Boeing Co. (BA:US)’s 787 Dreamliner is poised to resume flights in Japan, ending a more than three-month hiatus that grounded 24 planes owned by ANA Holdings Inc. (9202) and Japan Airlines Co. (9201)
ANA said it will conduct the jet’s first test flight on April 28, after Japan today approved restart of the 787 flights with upgraded batteries. The government’s permission is for all flights, including test and commercial services, said Shigeru Takano, a director at the ministry’s Civil Aviation Bureau.
“We will ask Japanese airlines to ensure the safety of passengers and provide them with information,” Akihiro Ohta, Japan’s transport minister, told reporters in Tokyo.
The move will kick start resumption of flights with 787s, which were ordered parked on Jan. 16 after lithium-ion batteries on two Dreamliners overheated and melted. The grounding is the longest on a large commercial aircraft by U.S. regulators since jets were introduced in the 1950s.
ANA Chief Executive Officer Shinichiro Ito and Ray Conner, president of Boeing Commercial Airplanes, will be aboard the April 28 flight, the airline said in a statement today.
Boeing dispatched about 300 personnel on 10 teams to airlines to install the fix over five days while preparing the handover of new 787s.
Ethiopian Airlines Enterprise plans its first Dreamliner flight with the upgraded batteries tomorrow, a trip from Addis Ababa to Nairobi, Kenya. United Continental Holdings Inc. (UAL:US), the only U.S. carrier that has received Dreamliners, sent the first of its 787s to a Boeing facility in San Antonio this week to get the new system installed.
Boeing, based in Chicago, rose 1.3 percent to $92.85 at the close in New York for a fourth straight daily gain. ANA, the biggest 787 operator, fell 0.5 percent to 209 yen at the close in Tokyo, while Japan Airlines, the second largest, gained 3.6 percent to 4,750 yen.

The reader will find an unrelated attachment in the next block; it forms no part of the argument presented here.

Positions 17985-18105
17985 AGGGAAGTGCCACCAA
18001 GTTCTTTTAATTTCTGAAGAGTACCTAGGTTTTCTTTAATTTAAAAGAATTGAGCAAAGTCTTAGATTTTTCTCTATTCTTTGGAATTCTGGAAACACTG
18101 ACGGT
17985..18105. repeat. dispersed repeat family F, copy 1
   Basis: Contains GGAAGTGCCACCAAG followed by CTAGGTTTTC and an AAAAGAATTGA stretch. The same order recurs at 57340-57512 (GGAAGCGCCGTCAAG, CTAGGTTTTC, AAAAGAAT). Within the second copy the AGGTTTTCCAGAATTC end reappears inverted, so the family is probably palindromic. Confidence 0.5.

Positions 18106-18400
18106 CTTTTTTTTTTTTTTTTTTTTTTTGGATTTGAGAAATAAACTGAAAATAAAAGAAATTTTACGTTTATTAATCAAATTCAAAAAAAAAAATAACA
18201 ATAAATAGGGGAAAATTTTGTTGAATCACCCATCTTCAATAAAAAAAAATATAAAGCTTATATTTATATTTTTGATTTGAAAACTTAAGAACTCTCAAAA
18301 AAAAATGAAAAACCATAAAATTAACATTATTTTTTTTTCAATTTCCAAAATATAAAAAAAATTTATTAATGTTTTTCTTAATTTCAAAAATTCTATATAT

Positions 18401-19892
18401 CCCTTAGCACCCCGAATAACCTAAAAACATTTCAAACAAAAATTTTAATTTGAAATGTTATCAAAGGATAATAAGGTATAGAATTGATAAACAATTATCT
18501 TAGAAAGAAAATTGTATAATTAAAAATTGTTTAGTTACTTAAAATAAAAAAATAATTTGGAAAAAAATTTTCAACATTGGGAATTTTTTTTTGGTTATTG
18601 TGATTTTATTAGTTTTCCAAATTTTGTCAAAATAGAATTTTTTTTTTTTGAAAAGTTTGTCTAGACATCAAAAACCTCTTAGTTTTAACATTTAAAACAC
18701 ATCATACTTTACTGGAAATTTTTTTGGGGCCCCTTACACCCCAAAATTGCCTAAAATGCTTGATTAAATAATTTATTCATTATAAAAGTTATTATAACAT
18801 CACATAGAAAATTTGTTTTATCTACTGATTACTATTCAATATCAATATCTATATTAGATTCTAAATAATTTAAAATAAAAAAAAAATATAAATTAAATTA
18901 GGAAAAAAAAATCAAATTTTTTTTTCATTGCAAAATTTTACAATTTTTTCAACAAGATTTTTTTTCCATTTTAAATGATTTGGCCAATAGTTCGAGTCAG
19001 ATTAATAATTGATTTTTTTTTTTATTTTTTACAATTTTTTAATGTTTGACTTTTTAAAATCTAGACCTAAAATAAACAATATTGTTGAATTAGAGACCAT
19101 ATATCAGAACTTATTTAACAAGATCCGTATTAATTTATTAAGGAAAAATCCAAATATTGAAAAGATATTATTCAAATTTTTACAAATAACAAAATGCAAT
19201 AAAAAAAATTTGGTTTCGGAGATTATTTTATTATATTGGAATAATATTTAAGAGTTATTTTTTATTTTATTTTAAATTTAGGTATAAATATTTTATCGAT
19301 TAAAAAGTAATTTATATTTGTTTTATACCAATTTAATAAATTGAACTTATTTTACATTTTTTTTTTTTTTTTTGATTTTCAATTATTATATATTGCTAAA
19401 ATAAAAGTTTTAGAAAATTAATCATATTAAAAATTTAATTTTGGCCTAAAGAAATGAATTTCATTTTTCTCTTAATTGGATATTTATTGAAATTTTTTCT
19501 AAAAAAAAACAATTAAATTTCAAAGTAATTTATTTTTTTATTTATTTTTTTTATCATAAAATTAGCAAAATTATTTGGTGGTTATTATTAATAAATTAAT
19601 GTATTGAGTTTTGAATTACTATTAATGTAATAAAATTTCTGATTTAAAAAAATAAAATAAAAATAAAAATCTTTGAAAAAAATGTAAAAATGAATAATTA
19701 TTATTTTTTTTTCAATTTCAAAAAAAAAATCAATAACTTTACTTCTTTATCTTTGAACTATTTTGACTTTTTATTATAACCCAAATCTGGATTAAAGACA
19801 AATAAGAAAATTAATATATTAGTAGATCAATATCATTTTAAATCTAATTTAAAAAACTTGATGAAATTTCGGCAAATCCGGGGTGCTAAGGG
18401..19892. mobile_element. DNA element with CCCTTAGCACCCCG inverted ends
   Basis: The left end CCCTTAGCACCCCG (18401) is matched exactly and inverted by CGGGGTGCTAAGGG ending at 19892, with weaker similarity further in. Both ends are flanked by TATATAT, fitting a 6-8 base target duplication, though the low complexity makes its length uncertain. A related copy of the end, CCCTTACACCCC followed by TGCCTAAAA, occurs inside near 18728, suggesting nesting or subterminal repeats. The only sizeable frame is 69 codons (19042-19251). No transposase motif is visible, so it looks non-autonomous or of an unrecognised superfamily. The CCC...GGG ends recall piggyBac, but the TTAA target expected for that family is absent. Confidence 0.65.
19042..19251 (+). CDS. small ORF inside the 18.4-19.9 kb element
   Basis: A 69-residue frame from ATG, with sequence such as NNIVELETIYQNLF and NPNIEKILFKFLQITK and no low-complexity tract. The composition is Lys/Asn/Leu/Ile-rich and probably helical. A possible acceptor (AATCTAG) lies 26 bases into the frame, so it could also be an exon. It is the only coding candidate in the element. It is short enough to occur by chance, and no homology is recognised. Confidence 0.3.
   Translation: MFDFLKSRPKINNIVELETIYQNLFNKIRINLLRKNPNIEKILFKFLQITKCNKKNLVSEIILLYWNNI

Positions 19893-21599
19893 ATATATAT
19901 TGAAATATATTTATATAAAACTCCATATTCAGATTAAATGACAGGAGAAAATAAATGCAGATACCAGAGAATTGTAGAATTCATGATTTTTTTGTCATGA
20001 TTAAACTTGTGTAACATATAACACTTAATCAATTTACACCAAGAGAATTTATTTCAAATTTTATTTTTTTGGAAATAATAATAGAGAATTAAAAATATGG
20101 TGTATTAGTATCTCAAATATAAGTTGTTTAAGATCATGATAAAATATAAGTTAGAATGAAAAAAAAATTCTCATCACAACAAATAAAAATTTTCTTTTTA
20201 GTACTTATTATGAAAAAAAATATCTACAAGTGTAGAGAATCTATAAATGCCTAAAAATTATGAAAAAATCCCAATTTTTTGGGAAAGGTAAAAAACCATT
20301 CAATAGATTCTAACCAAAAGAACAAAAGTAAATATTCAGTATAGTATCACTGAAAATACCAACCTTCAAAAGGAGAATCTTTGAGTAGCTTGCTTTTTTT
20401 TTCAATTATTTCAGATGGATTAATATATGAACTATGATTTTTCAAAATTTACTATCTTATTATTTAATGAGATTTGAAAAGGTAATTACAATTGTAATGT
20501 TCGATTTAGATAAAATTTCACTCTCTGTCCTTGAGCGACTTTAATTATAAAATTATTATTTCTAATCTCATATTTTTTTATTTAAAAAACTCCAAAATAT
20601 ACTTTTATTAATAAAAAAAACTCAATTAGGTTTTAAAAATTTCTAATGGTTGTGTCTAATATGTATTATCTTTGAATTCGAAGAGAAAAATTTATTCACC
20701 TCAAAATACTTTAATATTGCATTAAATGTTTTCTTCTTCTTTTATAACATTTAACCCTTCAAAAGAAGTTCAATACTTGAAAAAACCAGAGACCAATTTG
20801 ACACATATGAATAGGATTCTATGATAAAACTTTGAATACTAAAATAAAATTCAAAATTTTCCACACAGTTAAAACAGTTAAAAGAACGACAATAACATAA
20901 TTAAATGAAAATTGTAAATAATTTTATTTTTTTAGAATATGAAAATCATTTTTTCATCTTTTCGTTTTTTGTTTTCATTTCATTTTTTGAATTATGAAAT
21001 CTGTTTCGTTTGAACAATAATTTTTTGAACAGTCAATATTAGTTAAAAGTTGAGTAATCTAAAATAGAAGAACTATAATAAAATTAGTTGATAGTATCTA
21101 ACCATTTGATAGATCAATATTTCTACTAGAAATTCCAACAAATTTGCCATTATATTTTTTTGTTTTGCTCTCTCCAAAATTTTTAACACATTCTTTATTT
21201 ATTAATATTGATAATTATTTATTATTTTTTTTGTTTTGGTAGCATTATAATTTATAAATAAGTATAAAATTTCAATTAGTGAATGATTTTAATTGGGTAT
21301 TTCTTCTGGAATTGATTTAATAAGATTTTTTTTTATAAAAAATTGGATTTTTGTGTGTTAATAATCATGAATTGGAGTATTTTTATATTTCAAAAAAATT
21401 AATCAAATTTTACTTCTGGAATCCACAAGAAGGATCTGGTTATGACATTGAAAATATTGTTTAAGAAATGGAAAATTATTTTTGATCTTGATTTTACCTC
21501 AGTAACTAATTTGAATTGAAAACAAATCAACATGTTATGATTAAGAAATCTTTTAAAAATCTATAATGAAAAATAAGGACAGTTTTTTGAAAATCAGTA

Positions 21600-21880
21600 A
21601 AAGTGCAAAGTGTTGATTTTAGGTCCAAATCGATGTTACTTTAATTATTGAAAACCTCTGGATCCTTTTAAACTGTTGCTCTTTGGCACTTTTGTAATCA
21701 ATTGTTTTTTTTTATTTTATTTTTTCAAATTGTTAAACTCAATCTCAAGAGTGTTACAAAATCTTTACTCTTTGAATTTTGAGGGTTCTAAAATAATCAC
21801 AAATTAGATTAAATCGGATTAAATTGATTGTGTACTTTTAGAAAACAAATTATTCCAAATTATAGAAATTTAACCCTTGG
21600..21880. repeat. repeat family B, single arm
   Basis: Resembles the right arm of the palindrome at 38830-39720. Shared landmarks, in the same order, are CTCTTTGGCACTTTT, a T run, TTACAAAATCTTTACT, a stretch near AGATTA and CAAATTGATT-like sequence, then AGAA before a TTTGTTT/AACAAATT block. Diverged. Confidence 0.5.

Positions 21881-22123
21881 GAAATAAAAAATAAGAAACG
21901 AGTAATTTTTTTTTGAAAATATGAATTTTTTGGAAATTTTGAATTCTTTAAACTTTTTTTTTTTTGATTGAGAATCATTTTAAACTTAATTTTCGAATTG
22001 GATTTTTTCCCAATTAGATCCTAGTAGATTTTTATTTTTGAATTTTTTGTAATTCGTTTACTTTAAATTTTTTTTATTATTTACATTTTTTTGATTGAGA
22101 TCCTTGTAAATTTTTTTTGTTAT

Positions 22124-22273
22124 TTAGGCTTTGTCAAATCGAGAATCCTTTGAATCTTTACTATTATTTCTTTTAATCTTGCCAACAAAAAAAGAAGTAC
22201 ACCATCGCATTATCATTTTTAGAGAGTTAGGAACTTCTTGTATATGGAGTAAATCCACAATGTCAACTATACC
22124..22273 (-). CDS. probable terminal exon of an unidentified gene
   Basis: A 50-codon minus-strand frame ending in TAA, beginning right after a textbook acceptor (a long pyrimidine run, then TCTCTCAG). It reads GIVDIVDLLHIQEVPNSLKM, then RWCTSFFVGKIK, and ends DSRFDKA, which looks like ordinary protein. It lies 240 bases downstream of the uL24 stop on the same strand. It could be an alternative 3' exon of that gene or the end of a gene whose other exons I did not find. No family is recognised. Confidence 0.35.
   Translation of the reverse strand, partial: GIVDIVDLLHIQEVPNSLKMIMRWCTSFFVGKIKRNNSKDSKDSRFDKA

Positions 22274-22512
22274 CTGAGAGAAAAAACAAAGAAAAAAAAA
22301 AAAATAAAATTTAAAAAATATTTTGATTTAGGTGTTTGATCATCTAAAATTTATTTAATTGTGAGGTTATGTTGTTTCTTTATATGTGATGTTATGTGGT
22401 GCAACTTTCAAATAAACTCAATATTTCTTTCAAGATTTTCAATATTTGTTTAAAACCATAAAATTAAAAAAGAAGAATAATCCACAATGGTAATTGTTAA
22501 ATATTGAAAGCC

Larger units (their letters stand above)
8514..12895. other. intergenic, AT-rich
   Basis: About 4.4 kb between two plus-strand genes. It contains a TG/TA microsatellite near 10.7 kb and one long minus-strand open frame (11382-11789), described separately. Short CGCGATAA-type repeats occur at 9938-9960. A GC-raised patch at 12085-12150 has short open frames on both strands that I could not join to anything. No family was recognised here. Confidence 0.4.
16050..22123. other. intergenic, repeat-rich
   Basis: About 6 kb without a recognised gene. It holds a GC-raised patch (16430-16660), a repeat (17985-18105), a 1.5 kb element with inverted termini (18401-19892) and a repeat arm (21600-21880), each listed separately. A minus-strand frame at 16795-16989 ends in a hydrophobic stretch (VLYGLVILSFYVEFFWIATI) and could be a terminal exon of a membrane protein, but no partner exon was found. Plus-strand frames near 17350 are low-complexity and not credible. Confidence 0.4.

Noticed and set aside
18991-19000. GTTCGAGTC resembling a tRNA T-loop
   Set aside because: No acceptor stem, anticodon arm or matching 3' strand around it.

ANA began Dreamliner repairs this week at four airports around Japan, according to Ryosei Nomura, a spokesman for the Tokyo-based airline. JAL also started fixing the batteries, according to a person familiar with plan, who declined to be identified as the information isn’t public.
ANA will conduct about 230 test flights for pilots with the upgraded 787s, Hiroyuki Ito, a senior executive vice president, told reporters today. The carrier will also check battery systems after flights. Final checks are going on at five Dreamliners after battery fixes, Ito said.
The airlines received service bulletins on repairs from Boeing after it won approval from the FAA for the 787’s redesigned battery system. The cost for replacing the battery will be about $465,000 a plane in the U.S., FAA said yesterday. The battery fix adds about 150 pounds of weight to a 787.
Neither the FAA nor the NTSB has determined what caused the battery faults that sparked a Jan. 7 fire on a JAL 787 in Boston and forced an emergency landing by an ANA jet in Japan nine days later.
Japan will ask airlines to put in place a system to monitor the batteries in flights and transmit data to the ground, Ohta told reporters today.
Boeing’s reworked battery includes more protection around the cells to contain overheating, a steel case to prevent any fire from spreading and a tube that vents fumes outside the fuselage.
The Dreamliner is the only large commercial jet equipped with lithium-ion batteries as part of its power system. GS Yuasa Corp. (6674) makes the batteries, which are part of an electrical power conversion system built by France’s Thales SA. (HO) United Technologies Corp. (UTX:US)’s aerospace unit supplies the system, which uses enough electricity to power 400 homes.
Airbus SAS abandoned lithium-ion batteries for its A350, the direct rival to the 787, after the faults on the Dreamliner. Airbus plans its first A350 deliveries next year.
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